World / Politics

Downing Street says MP moves on Brexit 'extremely concerning'

AFP-JIJI, Reuters

British Prime Minister Theresa May’s Downing Street office said Sunday that reported plots for Parliament to seize control from the government over Brexit were “extremely concerning.”

Downing Street blasted reported moves by lawmakers seeking to rewrite the rules of the House of Commons in an attempt to take control of the business of the lower chamber in order to frustrate May’s plans for the U.K.’s so-called British exit.

Groups of MPs are planning to table such amendments this week, newspapers reported Sunday.

“The British public voted to leave the European Union and it is vital that elected politicians deliver upon that verdict,” a Downing Street spokeswoman said. “Any attempt to remove the government’s power to meet the legal conditions of an orderly exit at this moment of historic significance is extremely concerning.

“This news should serve as a reminder to those MPs who want to deliver Brexit that they need to vote for it — otherwise there is a danger that Parliament could stop Brexit.”

May is due to spell out to lawmakers on Monday what her plans are now for Brexit following the MPs’ overwhelming rejection of the divorce deal agreed to by London and Brussels.

Lawmakers are set to submit a series of various Brexit amendments this week to test their support in the Commons.

May was due to hold a conference call with senior ministers to update them on her talks with other political parties in the wake of last week’s landslide vote.

International Trade Secretary Liam Fox warned of a “political tsunami” if MPs fail to deliver on the 2016 referendum vote to leave the EU. He also slammed people calling for May to rule out a no-deal Brexit — a key demand of the Labour main opposition — saying the “most stupid thing possible” in a negotiation is to “give away your strongest card.”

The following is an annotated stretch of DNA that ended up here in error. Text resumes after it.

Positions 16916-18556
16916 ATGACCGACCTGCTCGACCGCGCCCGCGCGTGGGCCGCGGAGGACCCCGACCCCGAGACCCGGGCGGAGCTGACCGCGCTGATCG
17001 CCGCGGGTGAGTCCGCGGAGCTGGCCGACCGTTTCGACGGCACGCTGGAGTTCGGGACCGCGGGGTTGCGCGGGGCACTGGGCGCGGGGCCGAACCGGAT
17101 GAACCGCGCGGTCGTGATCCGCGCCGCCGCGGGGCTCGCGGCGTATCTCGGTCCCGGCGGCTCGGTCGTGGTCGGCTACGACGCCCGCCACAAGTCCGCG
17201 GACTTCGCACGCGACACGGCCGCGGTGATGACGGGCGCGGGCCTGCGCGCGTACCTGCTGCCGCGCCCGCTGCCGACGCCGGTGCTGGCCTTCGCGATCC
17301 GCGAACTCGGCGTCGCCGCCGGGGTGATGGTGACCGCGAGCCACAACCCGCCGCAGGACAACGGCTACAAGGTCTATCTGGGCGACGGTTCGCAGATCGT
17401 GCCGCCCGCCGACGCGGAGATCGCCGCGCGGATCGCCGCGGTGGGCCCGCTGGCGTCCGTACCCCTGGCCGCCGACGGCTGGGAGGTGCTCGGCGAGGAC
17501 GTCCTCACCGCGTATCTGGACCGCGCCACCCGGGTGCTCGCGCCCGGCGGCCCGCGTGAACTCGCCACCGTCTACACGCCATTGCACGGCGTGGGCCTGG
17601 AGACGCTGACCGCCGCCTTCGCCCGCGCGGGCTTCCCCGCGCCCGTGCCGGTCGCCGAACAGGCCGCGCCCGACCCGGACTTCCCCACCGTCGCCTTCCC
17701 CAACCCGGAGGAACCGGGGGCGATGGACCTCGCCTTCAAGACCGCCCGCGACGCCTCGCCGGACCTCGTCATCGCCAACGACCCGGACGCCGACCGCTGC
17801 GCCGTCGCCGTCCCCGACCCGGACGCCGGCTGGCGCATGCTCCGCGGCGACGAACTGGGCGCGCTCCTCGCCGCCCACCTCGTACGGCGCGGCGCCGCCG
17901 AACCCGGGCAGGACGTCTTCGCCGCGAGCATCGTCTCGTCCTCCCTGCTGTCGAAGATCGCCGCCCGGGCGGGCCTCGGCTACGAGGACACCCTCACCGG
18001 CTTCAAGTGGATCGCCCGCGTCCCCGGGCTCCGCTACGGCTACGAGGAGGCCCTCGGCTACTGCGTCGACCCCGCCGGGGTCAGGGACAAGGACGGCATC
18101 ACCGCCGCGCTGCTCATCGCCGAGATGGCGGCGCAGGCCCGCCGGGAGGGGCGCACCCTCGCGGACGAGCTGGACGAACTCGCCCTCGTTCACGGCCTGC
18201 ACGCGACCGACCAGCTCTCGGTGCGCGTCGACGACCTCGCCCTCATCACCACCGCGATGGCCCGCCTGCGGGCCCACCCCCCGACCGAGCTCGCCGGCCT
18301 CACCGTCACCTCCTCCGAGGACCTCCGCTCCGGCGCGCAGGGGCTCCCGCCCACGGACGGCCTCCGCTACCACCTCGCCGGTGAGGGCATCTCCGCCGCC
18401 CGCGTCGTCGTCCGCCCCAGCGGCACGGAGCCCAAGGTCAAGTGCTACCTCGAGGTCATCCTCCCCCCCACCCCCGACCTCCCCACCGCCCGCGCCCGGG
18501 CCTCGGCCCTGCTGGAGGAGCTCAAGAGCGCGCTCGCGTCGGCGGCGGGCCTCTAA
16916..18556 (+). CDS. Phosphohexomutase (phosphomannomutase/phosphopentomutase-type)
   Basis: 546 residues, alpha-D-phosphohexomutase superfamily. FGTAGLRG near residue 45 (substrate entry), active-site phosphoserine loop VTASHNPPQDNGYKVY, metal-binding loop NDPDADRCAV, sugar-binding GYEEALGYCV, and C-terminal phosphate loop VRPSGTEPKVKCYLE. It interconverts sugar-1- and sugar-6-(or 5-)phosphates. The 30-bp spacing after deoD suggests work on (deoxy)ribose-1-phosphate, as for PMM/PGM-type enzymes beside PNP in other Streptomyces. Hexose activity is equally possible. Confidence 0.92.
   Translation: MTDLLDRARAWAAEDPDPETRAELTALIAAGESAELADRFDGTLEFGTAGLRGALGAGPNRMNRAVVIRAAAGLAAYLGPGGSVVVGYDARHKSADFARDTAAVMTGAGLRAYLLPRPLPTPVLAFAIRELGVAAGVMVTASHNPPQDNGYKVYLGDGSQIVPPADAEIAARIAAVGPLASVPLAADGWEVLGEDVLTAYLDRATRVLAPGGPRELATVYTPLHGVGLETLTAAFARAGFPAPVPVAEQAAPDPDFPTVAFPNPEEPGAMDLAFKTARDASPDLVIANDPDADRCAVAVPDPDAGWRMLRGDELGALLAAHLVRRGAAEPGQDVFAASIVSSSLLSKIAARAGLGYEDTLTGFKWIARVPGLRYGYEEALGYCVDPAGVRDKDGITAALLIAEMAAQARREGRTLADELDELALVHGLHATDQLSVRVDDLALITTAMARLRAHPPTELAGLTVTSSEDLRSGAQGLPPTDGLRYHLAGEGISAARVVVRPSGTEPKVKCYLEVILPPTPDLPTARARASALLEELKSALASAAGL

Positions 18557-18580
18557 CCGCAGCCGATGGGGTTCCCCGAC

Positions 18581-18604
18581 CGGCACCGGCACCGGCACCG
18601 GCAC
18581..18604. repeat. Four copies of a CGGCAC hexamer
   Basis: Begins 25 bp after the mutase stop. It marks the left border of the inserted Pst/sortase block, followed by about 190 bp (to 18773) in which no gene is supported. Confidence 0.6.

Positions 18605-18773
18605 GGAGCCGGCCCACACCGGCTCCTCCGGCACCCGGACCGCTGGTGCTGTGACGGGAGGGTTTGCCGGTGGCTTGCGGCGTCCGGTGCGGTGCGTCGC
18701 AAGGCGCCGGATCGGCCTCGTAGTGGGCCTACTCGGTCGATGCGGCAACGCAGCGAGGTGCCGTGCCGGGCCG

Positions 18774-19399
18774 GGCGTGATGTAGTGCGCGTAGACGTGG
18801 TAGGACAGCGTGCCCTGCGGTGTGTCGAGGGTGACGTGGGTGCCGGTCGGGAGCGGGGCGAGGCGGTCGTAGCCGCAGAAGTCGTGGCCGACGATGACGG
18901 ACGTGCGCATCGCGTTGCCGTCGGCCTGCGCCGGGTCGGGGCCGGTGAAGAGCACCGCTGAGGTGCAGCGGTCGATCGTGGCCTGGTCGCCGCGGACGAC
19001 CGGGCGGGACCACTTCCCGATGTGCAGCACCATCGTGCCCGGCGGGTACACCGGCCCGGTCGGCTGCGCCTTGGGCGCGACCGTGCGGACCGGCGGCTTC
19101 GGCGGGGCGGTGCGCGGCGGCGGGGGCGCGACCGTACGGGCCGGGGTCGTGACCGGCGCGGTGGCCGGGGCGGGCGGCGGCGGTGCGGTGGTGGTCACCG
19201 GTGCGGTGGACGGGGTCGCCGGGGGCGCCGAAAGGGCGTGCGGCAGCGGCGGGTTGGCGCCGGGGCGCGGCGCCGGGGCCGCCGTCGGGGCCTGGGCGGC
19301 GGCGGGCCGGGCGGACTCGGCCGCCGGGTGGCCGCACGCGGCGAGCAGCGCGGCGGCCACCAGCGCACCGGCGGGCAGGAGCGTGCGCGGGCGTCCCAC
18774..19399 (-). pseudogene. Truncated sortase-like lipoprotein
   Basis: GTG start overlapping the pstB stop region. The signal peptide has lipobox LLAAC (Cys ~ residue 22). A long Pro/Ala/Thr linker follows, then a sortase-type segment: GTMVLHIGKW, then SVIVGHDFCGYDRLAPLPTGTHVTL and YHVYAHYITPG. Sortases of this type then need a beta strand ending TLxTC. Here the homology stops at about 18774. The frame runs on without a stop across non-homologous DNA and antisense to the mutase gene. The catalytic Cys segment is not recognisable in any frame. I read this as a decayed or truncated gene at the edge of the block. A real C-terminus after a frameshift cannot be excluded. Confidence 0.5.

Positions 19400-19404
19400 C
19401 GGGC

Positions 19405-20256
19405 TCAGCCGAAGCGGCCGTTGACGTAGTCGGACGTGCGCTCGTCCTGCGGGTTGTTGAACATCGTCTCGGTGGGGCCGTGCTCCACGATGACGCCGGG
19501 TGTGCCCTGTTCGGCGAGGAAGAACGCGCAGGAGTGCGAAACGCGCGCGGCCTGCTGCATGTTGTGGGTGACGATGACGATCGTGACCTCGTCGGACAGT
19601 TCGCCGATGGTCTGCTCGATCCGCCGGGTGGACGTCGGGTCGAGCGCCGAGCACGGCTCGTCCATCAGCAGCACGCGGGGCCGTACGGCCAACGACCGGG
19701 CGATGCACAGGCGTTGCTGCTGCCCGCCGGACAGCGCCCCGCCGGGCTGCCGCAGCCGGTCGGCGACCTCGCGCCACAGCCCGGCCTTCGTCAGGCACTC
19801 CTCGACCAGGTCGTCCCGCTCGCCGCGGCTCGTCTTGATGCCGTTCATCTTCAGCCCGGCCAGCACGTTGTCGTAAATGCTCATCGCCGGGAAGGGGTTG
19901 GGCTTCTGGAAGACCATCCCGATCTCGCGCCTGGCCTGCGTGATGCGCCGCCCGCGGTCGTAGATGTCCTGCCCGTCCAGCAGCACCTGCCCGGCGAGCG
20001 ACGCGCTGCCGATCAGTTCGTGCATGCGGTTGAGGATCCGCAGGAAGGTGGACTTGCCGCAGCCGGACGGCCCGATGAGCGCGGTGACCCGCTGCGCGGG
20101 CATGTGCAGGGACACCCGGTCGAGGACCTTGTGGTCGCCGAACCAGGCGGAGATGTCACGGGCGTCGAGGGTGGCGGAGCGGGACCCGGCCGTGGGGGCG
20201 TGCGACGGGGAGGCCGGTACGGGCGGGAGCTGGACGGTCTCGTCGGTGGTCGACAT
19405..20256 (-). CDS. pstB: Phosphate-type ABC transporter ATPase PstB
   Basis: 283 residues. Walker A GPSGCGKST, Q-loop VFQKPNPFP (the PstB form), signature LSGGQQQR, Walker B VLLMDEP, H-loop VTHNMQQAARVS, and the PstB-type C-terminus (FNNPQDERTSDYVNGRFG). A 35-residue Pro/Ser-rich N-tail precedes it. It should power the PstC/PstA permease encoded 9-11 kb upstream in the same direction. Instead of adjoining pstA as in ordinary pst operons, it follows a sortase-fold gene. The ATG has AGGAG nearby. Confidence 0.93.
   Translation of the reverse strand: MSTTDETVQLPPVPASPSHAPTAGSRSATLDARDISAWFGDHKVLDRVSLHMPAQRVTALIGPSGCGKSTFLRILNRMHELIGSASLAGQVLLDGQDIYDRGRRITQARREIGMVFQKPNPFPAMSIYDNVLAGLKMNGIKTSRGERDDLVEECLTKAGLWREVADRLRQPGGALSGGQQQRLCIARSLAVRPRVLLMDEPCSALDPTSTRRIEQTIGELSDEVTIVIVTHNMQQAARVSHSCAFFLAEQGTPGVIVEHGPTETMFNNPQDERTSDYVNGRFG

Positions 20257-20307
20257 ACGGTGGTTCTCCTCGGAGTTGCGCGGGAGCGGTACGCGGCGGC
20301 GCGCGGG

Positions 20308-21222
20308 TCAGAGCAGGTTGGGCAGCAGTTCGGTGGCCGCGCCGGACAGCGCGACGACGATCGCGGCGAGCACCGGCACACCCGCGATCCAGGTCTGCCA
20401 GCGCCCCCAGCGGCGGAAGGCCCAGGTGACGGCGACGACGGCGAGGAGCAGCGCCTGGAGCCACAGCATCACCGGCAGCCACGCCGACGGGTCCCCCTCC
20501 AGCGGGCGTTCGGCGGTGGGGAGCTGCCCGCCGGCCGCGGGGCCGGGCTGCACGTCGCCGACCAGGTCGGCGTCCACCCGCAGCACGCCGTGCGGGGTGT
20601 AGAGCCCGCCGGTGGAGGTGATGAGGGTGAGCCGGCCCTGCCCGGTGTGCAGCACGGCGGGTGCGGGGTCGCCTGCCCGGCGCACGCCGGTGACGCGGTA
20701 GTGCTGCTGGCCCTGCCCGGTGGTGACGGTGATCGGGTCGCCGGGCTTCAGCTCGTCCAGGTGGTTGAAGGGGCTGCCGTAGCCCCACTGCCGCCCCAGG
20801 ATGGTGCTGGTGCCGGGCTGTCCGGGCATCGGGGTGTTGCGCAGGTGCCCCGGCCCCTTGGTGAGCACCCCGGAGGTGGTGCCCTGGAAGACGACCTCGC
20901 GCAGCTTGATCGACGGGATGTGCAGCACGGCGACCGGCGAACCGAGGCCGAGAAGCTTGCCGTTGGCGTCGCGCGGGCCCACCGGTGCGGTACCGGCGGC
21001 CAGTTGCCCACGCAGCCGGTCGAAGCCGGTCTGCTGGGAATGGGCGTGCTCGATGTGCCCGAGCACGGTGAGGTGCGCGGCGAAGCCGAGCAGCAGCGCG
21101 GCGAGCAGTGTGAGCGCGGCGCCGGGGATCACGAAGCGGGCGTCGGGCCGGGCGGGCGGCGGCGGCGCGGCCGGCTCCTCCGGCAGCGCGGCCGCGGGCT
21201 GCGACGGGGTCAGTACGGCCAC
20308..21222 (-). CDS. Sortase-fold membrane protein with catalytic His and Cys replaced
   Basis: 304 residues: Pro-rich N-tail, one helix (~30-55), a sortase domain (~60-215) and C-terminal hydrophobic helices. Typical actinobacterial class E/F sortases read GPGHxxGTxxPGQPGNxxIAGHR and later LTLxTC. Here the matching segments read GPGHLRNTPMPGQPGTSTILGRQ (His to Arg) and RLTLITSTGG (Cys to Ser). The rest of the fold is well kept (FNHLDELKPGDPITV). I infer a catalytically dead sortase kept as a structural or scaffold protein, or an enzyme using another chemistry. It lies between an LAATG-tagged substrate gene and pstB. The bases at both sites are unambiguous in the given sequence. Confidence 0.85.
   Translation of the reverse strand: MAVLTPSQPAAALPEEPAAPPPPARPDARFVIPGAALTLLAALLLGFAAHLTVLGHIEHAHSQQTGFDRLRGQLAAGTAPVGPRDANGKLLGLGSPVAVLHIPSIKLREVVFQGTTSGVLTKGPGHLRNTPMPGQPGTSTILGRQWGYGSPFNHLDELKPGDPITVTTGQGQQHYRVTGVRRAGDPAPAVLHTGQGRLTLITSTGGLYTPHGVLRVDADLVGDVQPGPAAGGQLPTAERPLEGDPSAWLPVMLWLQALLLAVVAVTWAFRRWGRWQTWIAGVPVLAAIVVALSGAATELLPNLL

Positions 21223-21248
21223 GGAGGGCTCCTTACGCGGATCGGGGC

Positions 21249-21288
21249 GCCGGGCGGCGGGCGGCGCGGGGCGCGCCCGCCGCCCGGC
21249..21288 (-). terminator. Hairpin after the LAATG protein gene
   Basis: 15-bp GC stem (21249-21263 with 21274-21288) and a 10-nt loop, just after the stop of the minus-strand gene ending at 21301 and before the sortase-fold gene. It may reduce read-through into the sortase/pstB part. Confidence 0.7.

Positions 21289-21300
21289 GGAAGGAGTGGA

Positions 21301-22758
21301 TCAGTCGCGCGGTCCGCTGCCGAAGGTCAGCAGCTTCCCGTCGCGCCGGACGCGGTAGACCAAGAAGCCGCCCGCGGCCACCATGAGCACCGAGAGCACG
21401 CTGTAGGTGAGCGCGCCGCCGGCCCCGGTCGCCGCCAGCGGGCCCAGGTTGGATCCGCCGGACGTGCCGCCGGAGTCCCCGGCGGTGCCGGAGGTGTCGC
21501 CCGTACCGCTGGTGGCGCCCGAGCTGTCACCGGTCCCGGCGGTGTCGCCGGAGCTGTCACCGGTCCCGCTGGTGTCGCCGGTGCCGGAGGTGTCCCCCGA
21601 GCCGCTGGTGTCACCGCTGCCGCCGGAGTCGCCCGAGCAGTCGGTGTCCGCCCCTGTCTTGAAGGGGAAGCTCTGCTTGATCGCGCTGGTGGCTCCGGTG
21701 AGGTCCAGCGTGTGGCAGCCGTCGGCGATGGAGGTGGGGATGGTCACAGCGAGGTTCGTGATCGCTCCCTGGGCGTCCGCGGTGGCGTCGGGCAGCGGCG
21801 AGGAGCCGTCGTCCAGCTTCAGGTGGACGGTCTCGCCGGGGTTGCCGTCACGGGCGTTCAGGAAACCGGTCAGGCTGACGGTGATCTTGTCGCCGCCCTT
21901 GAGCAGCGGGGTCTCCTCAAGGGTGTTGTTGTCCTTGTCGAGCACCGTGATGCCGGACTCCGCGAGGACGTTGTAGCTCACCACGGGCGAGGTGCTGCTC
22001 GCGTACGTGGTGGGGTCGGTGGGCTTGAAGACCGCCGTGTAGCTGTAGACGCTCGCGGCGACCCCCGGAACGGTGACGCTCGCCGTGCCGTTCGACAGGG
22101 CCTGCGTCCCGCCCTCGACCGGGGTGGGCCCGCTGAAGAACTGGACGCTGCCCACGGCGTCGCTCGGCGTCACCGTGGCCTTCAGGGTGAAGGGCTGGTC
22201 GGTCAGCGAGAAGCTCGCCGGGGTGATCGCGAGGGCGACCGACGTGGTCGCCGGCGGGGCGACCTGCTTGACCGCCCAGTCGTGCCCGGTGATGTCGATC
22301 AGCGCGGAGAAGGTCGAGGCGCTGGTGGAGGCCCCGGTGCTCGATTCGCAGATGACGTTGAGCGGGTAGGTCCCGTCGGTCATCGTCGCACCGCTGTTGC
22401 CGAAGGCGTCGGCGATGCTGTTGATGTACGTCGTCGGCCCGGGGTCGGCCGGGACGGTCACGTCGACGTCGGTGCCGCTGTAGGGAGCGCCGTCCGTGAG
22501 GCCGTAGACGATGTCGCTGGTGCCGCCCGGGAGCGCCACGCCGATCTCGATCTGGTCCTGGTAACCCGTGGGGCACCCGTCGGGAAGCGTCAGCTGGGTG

“Failure to deliver Brexit would produce a yawning gap between Parliament and the people, a schism in our political system with unknowable consequences,” Fox, a senior pro-Brexit Cabinet minister, wrote in The Sunday Telegraph newspaper.

“It is time for MPs to deliver on the promises they made. It is a matter of honor and a matter of duty.”

A Sunday newspaper reported that May plans to seek a bilateral treaty with the Irish government as a way to remove the contentious backstop arrangement from the U.K.’s divorce deal with the European Union.

The Sunday Times said aides to May thought a deal with Ireland would remove the opposition to her Brexit plan from the Democratic Unionist Party, which supports May’s minority government, and from pro-Brexit rebels in her Conservative Party.

May suffered a heavy defeat in Parliament on Tuesday when Conservative lawmakers and members of other parties rejected her Brexit plan by an overwhelming majority. That left the U.K. facing the prospect of no deal to smooth its exit from the EU in little more than two months’ time.

May is due to announce on Monday how she plans to proceed.

Many Conservatives and the DUP oppose the backstop that the European Union insists on as a guarantee to avoid creating a hard border between the Irish Republic and Northern Ireland.

Earlier on Saturday, Ireland’s foreign minister Simon Coveney said Dublin’s commitment to the Brexit divorce deal was “absolute,” including the border backstop arrangement.